The Royal Mail, Britain’s mail and parcel delivery service, aims to launch the UK’s first occupational “collective defined contribution” (CDC) plan next year, if government regulations on the new vehicle are published as expected this autumn, according to a report in IPE.com.
The CDC will supersede the Royal Mail Pension Plan, a defined benefit (DB) plan with £11.4 bn in assets and 124,000 members. It closed to accrual of career salary benefits in March 2018. A CDC plan is an alternative to a group annuity purchase as an exit strategy for DB plan sponsors. CDCs are used in Canada, Denmark and the Netherlands.
The company’s pensions team, advised by Willis Towers Watson and Aon, designed the CDC in collaboration with the Communication Workers Union (CWU), advised by First Actuarial. The legislation necessary to make CDCs possible, the Pensions Act 2021, became law earlier this year.
The RSA CDC Pensions Forum was formed earlier this year to support the development of CDC pensions in the UK. The Forum’s sponsors include Aon, First Actuarial, the Institute and Faculty of Actuaries, CMS and Lane Clark Peacock. From TheRSA.org website:
Collective Defined Contribution (CDC) are a type of pension that allow workers an option of paying into one giant pot with other people from any company they have a pension with. This collective pot is then invested in a way which is designed to provide everyone with an income from the time they retire until the time they die, dependent on how much they have saved.
Often workers can only save into an individual pot, and are then left to fend for themselves, not knowing how long they will need their pension savings for. The only current alternative to this is to buy an annuity which is very expensive.
CDC pensions offer that guarantee. They can make longer term investments and offer economies of scale by pooling the pensions of workers across and between large companies. As a result, they offer much higher pensions than are available by buying annuities.
Royal Mail Group plc, a member of the FTSE 100 Index, is a British multinational postal service and courier company. It was established by King Henry VIII in 1516. Its Royal Mail Group Limited unit operates a letter delivery service (Royal Mail), a parcel delivery service (Parcelforce Worldwide), and a global logistics company (GLS Group).
For most of its history, the Royal Mail was a public service, operating as a government department or public corporation. In 2013, after the Postal Services Act 2011, a majority of the shares in Royal Mail were floated on the London Stock Exchange. The UK government initially retained a 30% stake in Royal Mail, but sold the last of its shares in 2015.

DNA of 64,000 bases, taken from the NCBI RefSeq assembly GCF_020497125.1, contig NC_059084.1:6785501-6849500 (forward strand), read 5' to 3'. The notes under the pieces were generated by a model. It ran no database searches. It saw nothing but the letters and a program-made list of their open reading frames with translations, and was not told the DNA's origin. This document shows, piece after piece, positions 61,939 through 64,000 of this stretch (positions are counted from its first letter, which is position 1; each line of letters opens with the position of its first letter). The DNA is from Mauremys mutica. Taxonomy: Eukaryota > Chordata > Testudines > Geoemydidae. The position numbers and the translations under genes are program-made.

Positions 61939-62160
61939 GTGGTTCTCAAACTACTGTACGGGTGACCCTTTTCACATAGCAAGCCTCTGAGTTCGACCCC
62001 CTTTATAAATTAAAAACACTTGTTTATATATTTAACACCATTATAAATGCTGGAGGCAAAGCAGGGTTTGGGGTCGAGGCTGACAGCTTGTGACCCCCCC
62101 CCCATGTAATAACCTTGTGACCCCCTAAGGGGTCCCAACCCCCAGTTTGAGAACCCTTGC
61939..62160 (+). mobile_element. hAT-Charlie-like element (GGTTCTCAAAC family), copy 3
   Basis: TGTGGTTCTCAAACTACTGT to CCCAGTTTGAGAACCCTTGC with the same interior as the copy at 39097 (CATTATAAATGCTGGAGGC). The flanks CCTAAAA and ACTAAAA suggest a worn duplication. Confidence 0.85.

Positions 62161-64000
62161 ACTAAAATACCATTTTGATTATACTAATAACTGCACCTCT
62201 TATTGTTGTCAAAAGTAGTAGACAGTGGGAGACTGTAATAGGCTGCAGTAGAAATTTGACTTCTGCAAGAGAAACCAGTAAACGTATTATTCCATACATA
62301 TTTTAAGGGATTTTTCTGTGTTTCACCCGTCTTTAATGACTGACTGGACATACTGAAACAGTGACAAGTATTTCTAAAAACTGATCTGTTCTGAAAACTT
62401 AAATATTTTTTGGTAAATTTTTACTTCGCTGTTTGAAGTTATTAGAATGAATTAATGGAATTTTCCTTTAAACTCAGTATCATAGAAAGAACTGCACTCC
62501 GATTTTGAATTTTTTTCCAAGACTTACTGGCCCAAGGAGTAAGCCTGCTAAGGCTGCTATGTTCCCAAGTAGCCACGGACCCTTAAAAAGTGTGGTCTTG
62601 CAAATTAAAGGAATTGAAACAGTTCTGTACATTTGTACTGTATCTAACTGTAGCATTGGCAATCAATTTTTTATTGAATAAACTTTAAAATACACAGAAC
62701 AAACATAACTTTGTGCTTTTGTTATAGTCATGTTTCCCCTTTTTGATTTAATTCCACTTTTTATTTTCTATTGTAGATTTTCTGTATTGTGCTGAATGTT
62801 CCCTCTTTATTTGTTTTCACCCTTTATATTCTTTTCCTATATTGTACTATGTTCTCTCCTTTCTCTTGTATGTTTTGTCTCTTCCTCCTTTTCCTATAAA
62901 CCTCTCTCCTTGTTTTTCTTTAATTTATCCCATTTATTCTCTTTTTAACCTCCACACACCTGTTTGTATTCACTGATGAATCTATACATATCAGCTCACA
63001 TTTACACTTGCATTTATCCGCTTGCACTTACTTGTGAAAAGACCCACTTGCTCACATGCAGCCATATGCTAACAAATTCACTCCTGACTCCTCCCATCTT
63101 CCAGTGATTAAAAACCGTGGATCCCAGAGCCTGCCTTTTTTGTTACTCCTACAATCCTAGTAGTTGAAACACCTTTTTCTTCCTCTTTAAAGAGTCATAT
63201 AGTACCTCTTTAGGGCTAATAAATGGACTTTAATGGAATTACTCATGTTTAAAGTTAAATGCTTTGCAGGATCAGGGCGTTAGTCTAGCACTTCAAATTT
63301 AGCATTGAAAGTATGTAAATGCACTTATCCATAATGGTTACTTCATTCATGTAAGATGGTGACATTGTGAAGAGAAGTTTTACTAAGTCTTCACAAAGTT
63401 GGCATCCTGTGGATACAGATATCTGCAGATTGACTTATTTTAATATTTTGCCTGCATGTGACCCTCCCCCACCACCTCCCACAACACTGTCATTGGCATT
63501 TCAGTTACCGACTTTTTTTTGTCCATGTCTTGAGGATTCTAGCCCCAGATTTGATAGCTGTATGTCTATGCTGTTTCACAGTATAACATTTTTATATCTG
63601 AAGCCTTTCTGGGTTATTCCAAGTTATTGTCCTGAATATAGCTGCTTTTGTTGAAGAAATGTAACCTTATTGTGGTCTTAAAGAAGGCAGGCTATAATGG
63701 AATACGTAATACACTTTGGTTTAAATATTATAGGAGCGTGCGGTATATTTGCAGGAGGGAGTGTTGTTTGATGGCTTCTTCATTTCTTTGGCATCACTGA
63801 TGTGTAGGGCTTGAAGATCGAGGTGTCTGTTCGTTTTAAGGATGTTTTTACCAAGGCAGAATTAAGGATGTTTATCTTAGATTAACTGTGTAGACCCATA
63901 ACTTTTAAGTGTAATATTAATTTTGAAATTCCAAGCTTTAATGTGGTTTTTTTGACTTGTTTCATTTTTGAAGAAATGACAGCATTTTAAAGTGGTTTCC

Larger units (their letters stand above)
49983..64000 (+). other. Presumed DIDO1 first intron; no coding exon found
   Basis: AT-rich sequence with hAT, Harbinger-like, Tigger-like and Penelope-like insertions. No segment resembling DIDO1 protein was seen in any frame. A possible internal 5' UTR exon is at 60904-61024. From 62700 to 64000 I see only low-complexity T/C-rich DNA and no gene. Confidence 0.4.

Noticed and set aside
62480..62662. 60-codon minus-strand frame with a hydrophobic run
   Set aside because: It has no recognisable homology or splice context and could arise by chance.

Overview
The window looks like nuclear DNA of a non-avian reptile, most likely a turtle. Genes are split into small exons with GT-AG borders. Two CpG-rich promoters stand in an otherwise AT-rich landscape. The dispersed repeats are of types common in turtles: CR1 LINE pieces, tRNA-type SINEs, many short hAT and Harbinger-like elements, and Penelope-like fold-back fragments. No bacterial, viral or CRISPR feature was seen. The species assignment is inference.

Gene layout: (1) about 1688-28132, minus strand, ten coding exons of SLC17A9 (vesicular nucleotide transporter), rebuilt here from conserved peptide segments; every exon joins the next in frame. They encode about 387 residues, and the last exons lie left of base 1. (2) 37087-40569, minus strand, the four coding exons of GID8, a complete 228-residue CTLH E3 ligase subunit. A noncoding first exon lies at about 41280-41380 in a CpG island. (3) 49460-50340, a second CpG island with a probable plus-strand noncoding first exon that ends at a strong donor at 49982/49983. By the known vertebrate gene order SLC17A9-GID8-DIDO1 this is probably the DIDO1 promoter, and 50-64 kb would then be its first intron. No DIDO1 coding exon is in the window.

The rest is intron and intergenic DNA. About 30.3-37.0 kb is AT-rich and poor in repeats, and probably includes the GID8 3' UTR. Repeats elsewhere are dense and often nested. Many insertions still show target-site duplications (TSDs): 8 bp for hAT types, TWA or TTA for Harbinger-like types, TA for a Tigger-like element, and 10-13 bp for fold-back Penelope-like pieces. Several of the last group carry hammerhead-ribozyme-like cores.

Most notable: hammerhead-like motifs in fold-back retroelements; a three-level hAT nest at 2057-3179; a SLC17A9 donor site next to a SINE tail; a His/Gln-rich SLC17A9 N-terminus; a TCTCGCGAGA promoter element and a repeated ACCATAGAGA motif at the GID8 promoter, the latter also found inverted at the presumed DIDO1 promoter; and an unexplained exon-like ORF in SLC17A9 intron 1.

The new pension scheme will be made up of a CDC section and a cash lump sum section (similar to the existing DB cash lump fund, currently worth £1.2bn), with virtually all employees in both. Members will contribute 6%, and the Royal Mail 13.6%, of pensionable pay. Members will accrue 1/80 pensionable pay each year in the CDC section, and 3/80 in the cash fund. The benefits will be a guaranteed minimum lump sum from the cash fund plus a wage in retirement, which will fluctuate depending on investment returns and demographics.
“We won’t be using capital buffers to help reduce the unpredictability of income levels, as buffers can place unfair burdens on particular cohorts of members,” Gough told IPE. The pension fund’s high-level investment strategy, agreed between management and unions, is to target global equity returns with lower volatility.
British national DC plan to allocate 5% of assets to private equity
Defined contribution master trust NEST has decided to allocate 5% of its assets under management (AUM) to private equity—but it won’t be following the traditional private equity fee model that involves an annual management charge and carried interest.
“We cannot afford 2 and 20,” Mark Fawcett, NEST’s CIO, previously told IPE. “We don’t think that sort of fee model is value for money for our members.”
The publicly sponsored pension plan (AUM £19.4bn, €22.6bn, $26.2bn) is expecting to invest a total of about £80bn in private equity on behalf of its members over the next 20 years. NEST targeted a private equity allocation of £1.5bn ($2.04bn) by the end of 2024.
“We want private equity to play an important role in our portfolio, offering strong returns and diversification,” said Stephen O’Neill, NEST’s head of private markets. “As ever, we’re looking for bidders to present global solutions that will be evergreen and scale with NEST over time,” added O’Neill.
Once awarded, the new private equity mandate will be added to the existing range of Retirement Date Funds that make up NEST’s default strategy.
The launch of the tender comes after a period of market engagement during which the pension scheme challenged asset managers to come up with a less expensive private equity fee model. A spokeswoman for NEST said that to protect its commercial interests and those of bidders, it could not provide specifics about what fees NEST would accept.
NEST also said that successful fund managers would need to demonstrate that they could offer a robust risk management framework and integration of environmental, social and governance factors into their investment and asset management processes.
NEST has steadily added private market assets in recent years. Its first move into unlisted markets was with private credit, with three mandates awarded in 2019. Since then NEST has also hired managers for direct infrastructure equity investments.
© 2021 RIJ Publishing LLC. All rights reserved.